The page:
Any tips on eating vegan on a budget. What if you live in the city and don’t have a backyard for growing your own garden, composting, etc.
Visit farmers markets, see if there are CSA or community supported agriculture programs available. Order bulk, if possible, at co-ops and natural foods stores. If its more than you can consume on your own, see if some friends will chip in to purchase bulk rice, nuts seeds etc. Cook as many meals as possible at home, or with friends, potlucks etc. as possible for maximum savings.
Related, what about tips on eating vegan on vacation.
One, plan Ahead. This is a big step to take. Research the places you will be visiting to discover the veggie sanctuaries. Websites likeHappyCow.com provide a world-wide directory of veggie friendly restaurants and natural foods stores. This is invaluable in locating your dining destination.
Two, think Survival. Stock up before your trip with as many vegan essentials as you are up to carting around. Superfood powders, energy bars, and superfood trail mixes (try goji berries, raw cacao nibs, and pumpkin seeds) can prove to be crucial when you find yourself in between veggie havens and on long train or bus rides. If you are able to locate an organic market, often called "Bio markets" in Europe, you will be able to stock up at these locations on almond butter, rice cakes, dark chocolate, fresh fruit and whatever travel foods suit your fancy. If you are not able to locate an organic market, most mainstream markets will carry some essentials such as peanut butter, olives, or packaged hummus. Pick up some bread and fresh fruit and veggies, and you are on your way.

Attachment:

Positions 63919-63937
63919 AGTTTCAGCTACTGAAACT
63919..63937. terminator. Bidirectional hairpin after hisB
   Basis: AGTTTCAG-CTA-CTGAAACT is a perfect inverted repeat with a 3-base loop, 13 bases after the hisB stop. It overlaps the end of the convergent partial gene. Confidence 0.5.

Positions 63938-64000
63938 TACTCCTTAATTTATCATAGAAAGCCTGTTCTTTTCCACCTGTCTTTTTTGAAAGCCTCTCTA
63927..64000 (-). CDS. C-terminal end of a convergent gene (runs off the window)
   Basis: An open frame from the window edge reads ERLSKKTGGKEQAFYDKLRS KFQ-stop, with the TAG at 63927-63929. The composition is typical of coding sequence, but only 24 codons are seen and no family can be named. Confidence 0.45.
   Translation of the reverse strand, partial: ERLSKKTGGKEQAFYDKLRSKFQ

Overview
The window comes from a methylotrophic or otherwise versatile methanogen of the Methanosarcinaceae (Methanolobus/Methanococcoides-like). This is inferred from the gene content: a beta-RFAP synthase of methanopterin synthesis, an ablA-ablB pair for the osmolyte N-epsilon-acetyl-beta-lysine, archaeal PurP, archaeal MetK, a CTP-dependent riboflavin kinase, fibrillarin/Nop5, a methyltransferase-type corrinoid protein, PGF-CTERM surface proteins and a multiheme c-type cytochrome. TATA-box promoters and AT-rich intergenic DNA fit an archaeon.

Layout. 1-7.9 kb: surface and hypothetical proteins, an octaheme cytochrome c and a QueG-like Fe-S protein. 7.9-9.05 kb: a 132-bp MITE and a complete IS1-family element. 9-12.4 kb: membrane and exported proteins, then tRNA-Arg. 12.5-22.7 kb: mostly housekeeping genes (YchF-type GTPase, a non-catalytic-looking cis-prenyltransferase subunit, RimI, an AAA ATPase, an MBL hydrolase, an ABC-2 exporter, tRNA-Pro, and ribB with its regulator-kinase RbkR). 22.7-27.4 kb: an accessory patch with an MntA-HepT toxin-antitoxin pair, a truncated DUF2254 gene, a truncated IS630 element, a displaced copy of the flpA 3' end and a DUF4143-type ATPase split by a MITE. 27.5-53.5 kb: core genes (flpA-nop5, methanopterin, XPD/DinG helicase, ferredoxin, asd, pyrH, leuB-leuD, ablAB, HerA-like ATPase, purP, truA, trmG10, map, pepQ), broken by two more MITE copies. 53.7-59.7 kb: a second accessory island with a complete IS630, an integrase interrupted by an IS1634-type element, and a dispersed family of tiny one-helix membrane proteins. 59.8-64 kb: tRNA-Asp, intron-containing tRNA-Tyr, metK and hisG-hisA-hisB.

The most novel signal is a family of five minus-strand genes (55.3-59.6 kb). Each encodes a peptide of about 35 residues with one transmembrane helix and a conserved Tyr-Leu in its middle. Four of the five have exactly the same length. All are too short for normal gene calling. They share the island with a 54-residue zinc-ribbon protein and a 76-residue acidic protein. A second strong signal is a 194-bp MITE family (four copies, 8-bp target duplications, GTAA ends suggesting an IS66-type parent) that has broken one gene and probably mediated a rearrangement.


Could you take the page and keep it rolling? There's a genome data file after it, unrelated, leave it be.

Three, go Ethnic. Most towns and cities have at least a few ethnic restaurants in town. You can usually find some vegan options on the menu at Indian, Thai, Japanese, Mid Eastern, Italian, and Mexican Restaurants.
Perhaps the most important tip is to be a bit flexible with your standards when traveling. Those who prefer to eat only organically grown foods, may find themselves eating more commercially grown foods than they would at home. The same goes with those who are accustomed to eating a lot of raw foods, or even gluten-free foods. An important part of traveling is to go with the flow and absorb as much from your experience as possible. Relax into the wonder of the new cultures you are experiencing.
At the Maui workshop, Mark said that he wanted to “create vegan rock star chefs” out of all of us. And maybe he is. I’m getting there. Sorta.
Mark will be conducting a Vegan Fusion Teacher Training Workshop on Maui September 14 – 16.